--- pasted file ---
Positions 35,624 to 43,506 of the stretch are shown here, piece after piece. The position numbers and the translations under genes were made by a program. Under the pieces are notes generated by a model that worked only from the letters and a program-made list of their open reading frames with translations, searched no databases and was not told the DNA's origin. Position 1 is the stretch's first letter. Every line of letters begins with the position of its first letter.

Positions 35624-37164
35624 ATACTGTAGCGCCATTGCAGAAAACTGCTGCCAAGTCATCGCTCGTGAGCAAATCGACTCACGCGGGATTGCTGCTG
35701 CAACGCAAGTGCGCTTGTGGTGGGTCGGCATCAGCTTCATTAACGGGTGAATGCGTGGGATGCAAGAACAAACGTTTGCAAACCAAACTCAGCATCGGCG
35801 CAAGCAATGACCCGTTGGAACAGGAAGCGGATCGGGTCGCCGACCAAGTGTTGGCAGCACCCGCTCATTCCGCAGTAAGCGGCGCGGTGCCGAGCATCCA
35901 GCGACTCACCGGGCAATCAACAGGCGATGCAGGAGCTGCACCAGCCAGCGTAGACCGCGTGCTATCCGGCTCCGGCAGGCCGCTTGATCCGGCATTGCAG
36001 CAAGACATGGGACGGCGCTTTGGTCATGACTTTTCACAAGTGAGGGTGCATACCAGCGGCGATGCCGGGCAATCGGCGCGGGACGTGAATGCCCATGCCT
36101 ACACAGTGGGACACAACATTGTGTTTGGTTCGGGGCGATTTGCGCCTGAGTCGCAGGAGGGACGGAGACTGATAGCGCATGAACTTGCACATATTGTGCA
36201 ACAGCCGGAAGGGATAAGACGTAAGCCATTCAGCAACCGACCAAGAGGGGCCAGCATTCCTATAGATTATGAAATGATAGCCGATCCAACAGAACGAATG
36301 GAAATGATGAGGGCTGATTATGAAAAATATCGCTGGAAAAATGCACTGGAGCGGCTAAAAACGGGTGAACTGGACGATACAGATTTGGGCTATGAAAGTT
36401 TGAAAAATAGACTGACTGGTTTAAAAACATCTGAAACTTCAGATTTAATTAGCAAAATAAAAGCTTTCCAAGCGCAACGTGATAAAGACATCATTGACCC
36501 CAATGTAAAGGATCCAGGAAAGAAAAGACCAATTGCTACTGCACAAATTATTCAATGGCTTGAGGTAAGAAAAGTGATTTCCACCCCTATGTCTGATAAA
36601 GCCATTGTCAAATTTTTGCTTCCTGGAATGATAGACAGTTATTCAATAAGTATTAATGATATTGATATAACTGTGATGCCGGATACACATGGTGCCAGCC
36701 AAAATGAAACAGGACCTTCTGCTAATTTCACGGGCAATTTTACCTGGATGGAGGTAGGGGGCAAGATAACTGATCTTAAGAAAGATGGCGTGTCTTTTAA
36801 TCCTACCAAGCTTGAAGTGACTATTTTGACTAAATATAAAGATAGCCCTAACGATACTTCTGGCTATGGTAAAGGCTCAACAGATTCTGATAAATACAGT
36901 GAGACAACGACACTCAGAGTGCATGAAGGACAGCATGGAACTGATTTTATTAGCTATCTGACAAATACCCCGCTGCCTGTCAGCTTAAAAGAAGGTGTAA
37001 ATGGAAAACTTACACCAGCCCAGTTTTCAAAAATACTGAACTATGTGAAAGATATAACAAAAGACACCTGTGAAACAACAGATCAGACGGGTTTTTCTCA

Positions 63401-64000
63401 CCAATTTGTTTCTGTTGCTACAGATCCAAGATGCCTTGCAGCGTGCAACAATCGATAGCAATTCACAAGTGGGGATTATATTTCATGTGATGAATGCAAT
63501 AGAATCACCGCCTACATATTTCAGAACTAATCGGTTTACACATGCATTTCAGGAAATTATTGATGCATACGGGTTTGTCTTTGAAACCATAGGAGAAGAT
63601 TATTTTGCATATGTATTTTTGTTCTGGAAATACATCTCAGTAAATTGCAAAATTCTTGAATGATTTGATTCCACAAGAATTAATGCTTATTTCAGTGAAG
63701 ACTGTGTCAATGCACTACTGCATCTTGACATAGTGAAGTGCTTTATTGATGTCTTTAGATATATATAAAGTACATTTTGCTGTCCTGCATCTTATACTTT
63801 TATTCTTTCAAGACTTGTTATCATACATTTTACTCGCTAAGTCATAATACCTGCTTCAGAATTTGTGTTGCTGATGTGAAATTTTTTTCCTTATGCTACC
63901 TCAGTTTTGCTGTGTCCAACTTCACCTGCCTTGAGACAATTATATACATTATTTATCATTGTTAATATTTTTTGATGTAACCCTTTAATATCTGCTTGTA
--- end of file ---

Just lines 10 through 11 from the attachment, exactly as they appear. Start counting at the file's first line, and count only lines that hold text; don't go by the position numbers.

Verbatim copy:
36301 GAAATGATGAGGGCTGATTATGAAAAATATCGCTGGAAAAATGCACTGGAGCGGCTAAAAACGGGTGAACTGGACGATACAGATTTGGGCTATGAAAGTT
36401 TGAAAAATAGACTGACTGGTTTAAAAACATCTGAAACTTCAGATTTAATTAGCAAAATAAAAGCTTTCCAAGCGCAACGTGATAAAGACATCATTGACCC